For example, if your career is what you value most, then everything (I mean everything) will be second to that. I'm not writing to judge, just stating a reality. It's ironic how little values are considered in our current age.

The above brings me to why men (significant numbers) don't value their wives and motherhood. I know this post might generate some scathing comments, but I speak as a recovering jerk in the area of valuing my wife and my motherhood.

I worked, as many readers/subscribers know, in corporate America for many years. The majority of that was at a senior level. And yes, I drank the kool-aid, participated in the rah, rah sessions and terminated the employment of people who were deemed disposable. I was paid well and thought (at times) my path was only going to get better.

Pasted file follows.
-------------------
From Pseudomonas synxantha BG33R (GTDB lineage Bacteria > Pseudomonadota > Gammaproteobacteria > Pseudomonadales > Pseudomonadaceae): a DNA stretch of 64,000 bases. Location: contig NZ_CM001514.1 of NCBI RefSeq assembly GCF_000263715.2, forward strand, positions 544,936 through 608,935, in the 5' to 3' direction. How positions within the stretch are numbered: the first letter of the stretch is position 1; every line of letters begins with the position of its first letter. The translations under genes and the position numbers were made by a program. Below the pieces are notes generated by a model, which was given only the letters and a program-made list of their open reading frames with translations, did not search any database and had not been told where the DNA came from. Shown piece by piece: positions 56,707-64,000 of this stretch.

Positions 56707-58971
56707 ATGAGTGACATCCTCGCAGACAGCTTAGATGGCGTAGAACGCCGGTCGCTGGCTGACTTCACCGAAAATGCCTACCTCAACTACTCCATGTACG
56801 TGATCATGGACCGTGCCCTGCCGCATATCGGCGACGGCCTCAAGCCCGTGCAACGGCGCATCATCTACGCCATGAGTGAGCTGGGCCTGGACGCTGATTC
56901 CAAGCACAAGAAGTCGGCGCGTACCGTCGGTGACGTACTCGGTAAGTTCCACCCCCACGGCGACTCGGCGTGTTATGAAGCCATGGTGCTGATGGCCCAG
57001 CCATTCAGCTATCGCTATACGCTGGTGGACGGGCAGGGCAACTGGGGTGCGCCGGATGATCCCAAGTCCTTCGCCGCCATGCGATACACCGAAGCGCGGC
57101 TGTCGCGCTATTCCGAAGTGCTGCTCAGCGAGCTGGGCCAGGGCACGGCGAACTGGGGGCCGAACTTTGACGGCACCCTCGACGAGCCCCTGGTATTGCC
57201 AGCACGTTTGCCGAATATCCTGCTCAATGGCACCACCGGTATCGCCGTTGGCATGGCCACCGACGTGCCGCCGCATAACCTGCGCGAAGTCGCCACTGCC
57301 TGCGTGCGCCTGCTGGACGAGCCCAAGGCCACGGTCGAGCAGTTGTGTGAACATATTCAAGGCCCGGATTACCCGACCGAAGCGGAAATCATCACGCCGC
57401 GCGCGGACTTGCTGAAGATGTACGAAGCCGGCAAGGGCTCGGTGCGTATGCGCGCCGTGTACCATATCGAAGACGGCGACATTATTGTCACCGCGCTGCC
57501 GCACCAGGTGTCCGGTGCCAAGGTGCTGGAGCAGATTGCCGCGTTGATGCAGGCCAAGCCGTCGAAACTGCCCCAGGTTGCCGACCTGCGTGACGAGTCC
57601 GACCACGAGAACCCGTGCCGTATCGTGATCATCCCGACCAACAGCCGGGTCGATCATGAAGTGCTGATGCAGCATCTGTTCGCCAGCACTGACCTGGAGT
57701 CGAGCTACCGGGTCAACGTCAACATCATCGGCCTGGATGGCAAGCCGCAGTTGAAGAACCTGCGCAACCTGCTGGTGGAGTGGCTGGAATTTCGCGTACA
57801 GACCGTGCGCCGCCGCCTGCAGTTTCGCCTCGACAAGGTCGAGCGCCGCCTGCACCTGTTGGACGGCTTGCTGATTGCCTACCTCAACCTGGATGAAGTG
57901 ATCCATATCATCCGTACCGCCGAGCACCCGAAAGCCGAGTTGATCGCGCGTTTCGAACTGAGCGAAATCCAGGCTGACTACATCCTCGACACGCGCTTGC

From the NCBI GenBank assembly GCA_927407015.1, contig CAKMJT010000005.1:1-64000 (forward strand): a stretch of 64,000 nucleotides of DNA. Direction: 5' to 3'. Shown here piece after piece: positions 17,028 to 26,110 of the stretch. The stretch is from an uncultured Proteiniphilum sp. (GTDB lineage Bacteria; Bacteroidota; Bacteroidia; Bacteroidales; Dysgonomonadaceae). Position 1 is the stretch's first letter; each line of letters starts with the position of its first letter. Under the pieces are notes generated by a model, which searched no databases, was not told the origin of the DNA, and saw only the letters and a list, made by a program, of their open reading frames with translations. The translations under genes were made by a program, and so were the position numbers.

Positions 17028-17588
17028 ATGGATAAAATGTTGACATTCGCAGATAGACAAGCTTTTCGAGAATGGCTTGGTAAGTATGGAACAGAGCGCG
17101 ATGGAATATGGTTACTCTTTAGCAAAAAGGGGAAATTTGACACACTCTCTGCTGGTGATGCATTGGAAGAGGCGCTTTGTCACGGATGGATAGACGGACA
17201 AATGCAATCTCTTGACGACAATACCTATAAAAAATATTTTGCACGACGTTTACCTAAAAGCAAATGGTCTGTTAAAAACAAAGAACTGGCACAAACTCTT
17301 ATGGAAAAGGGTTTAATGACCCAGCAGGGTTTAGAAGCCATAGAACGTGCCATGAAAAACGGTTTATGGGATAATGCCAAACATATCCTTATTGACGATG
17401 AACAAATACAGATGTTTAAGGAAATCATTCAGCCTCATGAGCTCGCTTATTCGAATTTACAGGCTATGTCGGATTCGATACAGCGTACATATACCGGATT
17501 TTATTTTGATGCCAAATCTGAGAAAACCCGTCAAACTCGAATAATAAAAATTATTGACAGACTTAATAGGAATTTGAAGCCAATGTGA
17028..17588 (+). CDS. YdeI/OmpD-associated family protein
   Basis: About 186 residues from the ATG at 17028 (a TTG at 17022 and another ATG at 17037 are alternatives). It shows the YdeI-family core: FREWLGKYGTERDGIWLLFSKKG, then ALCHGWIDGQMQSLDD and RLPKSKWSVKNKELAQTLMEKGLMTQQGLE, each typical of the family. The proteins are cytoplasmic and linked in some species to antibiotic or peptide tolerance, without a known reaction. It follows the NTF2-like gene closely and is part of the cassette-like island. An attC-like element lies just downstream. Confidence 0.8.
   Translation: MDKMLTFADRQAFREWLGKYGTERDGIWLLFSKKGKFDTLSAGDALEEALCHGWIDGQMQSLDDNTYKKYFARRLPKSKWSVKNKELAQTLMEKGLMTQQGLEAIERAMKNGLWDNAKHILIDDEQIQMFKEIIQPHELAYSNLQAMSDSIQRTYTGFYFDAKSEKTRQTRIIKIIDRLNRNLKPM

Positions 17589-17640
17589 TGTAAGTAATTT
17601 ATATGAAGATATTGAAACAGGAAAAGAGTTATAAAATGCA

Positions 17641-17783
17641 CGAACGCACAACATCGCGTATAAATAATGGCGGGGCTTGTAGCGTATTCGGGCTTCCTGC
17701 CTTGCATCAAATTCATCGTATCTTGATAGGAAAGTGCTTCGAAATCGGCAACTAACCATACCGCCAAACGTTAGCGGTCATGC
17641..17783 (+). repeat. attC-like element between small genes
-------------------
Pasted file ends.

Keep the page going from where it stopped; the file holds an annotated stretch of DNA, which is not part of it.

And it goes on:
During this time my wife gave up her career to raise our two children. This decision was mutually agreed upon. The idea of her being the primary care-giver seemed like the right thing to do. To this day, I would say our children are the better for this decision.

But along the way I began to see our roles as separate and equal. She took care of things at home and I took care of things career related. There were times when we'd share the burdens, but I thought little about her struggles and work load. After all, I saw it as her role/job. The "taking things for granted" process settled in.